In a controversy that sounds pumped in from the early 2000s (if not the early 1600s), a Catholic School in Nashville, Tennessee has banned the Harry Potter books, citing the counsel of several exorcists. No word on whether not they checked to see whether or not the books floated before doing so.
According to an email obtained by The Tennessean, Reverend Dan Reehil removed all seven books in the Harry Potter series from the St. Edward Catholic School library, citing the advice of several exorcists in the United States and in Rome.
“These books present magic as both good and evil, which is not true, but in fact a clever deception,” Reehil wrote. “The curses and spells used in the books are actual curses and spells; which when read by a human being risk conjuring evil spirits into the presence of the person reading the text.” This will come as a great surprise to those of who spent hours as children trying to leviosa our pets into floating.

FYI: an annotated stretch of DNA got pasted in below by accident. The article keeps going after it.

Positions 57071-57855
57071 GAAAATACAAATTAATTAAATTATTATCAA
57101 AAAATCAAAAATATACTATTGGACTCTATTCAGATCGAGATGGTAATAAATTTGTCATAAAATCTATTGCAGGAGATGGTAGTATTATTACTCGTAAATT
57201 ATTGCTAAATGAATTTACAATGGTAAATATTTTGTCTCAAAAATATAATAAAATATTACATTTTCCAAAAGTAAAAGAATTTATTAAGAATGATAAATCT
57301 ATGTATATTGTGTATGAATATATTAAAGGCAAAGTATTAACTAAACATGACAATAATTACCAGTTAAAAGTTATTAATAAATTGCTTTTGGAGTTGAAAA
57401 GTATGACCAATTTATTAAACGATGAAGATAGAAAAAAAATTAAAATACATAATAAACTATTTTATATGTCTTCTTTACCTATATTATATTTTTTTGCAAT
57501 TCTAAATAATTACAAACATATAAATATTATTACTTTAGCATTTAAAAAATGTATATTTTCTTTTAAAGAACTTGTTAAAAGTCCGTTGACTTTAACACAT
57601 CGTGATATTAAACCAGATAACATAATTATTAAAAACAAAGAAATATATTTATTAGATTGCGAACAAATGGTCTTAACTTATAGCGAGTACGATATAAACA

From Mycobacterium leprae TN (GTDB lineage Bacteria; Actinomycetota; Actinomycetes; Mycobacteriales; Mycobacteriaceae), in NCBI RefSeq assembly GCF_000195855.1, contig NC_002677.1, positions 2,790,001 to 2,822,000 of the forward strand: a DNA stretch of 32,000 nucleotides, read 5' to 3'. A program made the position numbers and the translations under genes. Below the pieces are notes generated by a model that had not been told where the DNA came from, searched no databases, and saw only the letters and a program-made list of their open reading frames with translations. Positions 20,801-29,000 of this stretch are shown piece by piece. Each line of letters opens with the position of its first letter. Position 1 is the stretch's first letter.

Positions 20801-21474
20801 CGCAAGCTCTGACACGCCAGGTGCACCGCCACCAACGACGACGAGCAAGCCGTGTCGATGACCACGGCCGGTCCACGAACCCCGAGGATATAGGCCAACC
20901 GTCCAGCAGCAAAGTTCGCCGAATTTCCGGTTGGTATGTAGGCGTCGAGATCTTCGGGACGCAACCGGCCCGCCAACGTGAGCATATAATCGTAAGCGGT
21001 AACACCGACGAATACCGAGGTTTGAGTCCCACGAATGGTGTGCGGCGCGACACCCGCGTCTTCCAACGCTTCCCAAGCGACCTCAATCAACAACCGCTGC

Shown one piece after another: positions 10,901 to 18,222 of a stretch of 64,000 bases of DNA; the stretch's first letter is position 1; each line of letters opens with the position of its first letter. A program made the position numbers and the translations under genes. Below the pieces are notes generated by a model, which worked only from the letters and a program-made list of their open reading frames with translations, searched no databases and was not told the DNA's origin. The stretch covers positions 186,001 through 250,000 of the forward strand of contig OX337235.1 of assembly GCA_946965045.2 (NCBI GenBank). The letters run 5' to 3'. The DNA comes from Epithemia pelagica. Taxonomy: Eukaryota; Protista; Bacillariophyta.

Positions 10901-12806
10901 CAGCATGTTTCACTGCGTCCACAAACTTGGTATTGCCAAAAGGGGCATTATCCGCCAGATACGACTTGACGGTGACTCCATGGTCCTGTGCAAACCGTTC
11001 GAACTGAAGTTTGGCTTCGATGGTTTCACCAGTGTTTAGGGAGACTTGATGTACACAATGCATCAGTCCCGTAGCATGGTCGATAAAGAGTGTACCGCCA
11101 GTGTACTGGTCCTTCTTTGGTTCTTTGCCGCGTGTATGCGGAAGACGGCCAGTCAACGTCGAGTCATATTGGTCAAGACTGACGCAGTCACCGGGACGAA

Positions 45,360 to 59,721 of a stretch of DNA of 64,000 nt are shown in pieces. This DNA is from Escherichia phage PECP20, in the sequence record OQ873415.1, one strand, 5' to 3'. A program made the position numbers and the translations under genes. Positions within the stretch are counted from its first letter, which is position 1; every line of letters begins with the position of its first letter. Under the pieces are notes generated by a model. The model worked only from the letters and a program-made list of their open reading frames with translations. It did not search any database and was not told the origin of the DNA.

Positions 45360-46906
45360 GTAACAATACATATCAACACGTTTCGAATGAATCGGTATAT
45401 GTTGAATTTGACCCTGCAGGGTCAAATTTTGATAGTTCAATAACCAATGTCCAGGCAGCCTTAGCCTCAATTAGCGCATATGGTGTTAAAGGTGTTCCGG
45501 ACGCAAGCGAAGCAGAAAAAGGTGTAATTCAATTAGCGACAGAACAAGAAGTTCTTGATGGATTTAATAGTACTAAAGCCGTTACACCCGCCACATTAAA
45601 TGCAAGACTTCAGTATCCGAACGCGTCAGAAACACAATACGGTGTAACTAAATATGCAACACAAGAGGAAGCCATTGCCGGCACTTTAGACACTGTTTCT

Love it or hate it, the students of St. Edward’s aren’t left with much recourse. Rebecca Hammel, the superintendent of schools for the Catholic Diocese of Nashville, told The Tennessean that “each pastor has canonical authority to make such decisions for his parish school,” Hammel said. “He’s well within his authority to act in that manner.”
During the Pottermania heyday of the early ’00s, the Harry Potter books were regularly criticized by Christian groups for occult material. Rowling herself is a Christian, a fact which she says “‘seems to offend the religious right far worse than if I said I thought there was no God.”
Offended or not, the books won’t be available to St. Edward students at school, although officials acknowledged they might be able to find them through other means such as, say, any bookstore or library in America.
“Should parents deem that this or any other media to be appropriate we would hope that they would just guide their sons and daughters to understand the content through the lens of our faith,” Hammel said. “We really don’t get into censorship in such selections other than making sure that what we put in our school libraries is age-appropriate materials for our classrooms.”